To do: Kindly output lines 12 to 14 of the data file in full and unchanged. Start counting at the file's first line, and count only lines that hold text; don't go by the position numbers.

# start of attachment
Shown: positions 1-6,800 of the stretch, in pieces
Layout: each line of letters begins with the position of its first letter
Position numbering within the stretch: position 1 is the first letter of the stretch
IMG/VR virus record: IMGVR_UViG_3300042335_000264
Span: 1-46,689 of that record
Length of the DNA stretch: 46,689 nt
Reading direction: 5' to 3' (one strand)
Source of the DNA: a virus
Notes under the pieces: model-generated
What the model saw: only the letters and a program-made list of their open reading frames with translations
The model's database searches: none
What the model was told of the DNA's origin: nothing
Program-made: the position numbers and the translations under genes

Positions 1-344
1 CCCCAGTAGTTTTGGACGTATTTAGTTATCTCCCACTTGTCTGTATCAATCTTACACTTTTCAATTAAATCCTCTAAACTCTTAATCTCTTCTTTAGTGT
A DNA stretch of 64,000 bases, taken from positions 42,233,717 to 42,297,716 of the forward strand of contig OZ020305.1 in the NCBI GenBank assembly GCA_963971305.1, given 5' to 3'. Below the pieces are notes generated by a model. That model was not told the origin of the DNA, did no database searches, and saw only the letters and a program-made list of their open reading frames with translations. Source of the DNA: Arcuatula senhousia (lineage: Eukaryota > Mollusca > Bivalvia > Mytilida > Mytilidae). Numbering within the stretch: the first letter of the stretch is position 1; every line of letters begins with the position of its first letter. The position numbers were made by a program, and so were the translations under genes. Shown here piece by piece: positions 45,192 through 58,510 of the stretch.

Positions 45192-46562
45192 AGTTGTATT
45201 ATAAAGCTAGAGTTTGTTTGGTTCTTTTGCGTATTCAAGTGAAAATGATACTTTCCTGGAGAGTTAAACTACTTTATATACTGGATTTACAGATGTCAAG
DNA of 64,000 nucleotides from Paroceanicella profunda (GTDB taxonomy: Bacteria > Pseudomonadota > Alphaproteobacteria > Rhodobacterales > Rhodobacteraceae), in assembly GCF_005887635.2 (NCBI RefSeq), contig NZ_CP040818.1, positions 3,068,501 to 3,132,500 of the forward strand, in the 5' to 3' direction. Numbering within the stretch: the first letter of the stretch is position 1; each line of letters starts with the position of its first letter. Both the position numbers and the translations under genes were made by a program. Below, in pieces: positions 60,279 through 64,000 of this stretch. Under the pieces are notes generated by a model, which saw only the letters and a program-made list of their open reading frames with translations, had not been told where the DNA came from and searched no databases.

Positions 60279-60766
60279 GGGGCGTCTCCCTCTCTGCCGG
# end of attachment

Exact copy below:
What the model was told of the DNA's origin: nothing
Program-made: the position numbers and the translations under genes

Positions 1-344